Encyclopedia of Fantasy (1997)
Ligotti, Thomas

(1953-    ) US writer and publisher's editor who has established a cult following for his special brand of Horror. TL first came to attention in the Small-Press magazine Nyctalops with "The Chymist" (1981); that magazine's publisher, Harry O Morris, issued TL's first collection, Songs of a Dead Dreamer (coll 1986; exp 1989 UK). The book remains the best example of TL's fiction. Although his work is Gothic in mood (see Gothic Fantasy), it is surreal (see Surrealism) in perception, with most events seen through the distorted perspective of its doomed narrator. TL has borrowed many images from the early German Cinema, especially in "Dr Voke and Mr Veech" (1983 Grimoire), about a doctor who brings dummies to life (see Dolls), which is reminiscent of The Cabinet of Dr Caligari (1919). His work shows influences from Edgar Allan Poe, H P Lovecraft, Robert Aickman, Henry James and Sheridan Le Fanu, which he has managed to incorporate into a mixture with which he can paint variegated portraits of fear. TL's fiction is the closest to dark Magic Realism of any North American writer. His concentration of images does not work at novel length, although his second book, Grimscribe: His Lives and Works (coll 1991 UK), was presented as a novel, consolidating a series of first-person narratives. TL's other collections are The Agonizing Resurrection of Victor Frankenstein & Other Gothic Tales (coll 1994 chap) and Noctuary (coll 1994 UK). A retrospective selection, with some new stories, is The Nightmare Factory (coll 1996). [MA]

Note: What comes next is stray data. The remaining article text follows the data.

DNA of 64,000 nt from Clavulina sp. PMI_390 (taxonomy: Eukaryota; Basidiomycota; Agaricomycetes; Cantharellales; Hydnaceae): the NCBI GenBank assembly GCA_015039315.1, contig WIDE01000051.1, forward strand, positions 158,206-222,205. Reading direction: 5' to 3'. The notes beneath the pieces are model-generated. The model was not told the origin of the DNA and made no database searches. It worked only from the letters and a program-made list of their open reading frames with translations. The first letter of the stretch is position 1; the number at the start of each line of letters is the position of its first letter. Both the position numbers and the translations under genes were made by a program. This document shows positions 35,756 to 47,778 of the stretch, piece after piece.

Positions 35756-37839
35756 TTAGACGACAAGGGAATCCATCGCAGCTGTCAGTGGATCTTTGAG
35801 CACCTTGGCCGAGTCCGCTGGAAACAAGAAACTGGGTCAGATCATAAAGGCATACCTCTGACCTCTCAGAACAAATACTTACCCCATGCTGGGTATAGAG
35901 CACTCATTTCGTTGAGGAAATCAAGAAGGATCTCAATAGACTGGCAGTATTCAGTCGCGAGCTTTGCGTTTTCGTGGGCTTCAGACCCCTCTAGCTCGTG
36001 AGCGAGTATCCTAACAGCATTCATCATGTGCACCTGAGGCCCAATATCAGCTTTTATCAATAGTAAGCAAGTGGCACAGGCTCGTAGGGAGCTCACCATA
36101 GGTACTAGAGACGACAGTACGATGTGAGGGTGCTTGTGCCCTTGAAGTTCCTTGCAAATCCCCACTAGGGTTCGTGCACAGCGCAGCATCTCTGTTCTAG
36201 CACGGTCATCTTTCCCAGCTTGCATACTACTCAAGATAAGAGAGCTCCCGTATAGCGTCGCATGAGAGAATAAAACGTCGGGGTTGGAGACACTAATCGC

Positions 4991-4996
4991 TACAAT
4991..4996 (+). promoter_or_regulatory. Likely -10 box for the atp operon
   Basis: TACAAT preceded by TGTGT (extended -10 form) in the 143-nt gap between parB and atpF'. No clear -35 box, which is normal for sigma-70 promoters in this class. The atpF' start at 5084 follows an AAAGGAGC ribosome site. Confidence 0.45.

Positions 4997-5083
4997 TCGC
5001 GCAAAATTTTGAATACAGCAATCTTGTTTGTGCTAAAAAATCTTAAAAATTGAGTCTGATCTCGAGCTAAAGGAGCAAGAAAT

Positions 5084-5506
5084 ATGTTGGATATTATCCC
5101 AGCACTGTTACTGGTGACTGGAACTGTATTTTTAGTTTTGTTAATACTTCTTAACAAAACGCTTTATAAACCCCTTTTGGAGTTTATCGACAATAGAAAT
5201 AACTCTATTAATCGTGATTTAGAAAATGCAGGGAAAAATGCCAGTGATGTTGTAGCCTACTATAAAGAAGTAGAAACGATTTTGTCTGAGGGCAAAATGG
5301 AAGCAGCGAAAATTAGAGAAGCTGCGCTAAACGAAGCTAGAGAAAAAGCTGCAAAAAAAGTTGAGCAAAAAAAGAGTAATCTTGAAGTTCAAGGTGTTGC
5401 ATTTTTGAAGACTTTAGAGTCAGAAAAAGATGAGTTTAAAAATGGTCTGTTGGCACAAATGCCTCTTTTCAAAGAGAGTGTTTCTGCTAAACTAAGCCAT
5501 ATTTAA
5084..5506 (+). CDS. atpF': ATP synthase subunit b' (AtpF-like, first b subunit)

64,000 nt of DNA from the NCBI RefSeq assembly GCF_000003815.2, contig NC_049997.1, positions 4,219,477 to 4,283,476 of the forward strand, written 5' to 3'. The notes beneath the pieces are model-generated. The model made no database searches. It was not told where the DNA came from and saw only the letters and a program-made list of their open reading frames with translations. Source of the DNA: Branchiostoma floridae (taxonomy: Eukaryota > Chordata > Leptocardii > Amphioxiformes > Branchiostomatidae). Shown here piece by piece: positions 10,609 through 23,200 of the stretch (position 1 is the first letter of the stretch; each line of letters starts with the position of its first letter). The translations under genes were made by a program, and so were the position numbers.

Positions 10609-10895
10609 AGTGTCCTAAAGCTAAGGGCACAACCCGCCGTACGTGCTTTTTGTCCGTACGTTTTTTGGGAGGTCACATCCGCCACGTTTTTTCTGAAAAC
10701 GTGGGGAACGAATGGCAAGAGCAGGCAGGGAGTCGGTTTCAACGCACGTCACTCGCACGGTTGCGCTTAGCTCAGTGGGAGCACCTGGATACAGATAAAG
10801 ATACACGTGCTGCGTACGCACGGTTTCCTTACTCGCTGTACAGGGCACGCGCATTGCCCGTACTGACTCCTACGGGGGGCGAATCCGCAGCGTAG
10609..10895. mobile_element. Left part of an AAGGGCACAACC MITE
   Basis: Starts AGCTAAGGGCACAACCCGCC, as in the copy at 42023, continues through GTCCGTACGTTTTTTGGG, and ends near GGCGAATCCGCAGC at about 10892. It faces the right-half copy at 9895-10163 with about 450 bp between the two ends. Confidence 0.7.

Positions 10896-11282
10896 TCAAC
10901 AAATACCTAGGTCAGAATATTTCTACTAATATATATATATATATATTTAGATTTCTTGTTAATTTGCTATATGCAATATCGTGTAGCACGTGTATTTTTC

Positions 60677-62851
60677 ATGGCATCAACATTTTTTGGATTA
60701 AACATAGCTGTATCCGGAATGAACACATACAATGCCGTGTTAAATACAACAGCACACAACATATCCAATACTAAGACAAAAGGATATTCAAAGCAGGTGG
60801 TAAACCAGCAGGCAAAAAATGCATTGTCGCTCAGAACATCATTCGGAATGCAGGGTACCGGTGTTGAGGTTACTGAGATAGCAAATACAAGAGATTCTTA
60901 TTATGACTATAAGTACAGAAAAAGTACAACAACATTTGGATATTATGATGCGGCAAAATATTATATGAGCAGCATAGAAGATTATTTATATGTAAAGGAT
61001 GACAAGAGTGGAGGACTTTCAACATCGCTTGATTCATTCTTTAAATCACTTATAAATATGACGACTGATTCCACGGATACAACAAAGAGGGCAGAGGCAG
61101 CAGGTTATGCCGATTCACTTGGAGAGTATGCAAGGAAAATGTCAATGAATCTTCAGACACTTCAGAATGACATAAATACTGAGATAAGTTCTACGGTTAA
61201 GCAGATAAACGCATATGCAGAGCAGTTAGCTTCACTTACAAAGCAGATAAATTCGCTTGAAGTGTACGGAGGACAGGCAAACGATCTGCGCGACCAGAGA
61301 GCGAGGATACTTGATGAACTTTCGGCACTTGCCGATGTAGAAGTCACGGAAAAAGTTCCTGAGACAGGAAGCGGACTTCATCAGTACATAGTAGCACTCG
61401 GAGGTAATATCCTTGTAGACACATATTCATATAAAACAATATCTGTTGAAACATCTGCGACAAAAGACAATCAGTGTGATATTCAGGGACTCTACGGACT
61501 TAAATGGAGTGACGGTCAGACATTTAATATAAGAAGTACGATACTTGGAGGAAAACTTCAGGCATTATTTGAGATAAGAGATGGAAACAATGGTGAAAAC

further reading: Dagon #22/#23, September/December 1988; Crypt of Cthulhu #68, Hallowmass 1989; WT Winter 1991/2.

Thomas Ligotti


This entry is taken from the Encyclopedia of Fantasy (1997) edited by John Clute and John Grant. It is provided as a reference and resource for users of the SF Encyclopedia, but apart from possible small corrections has not been updated.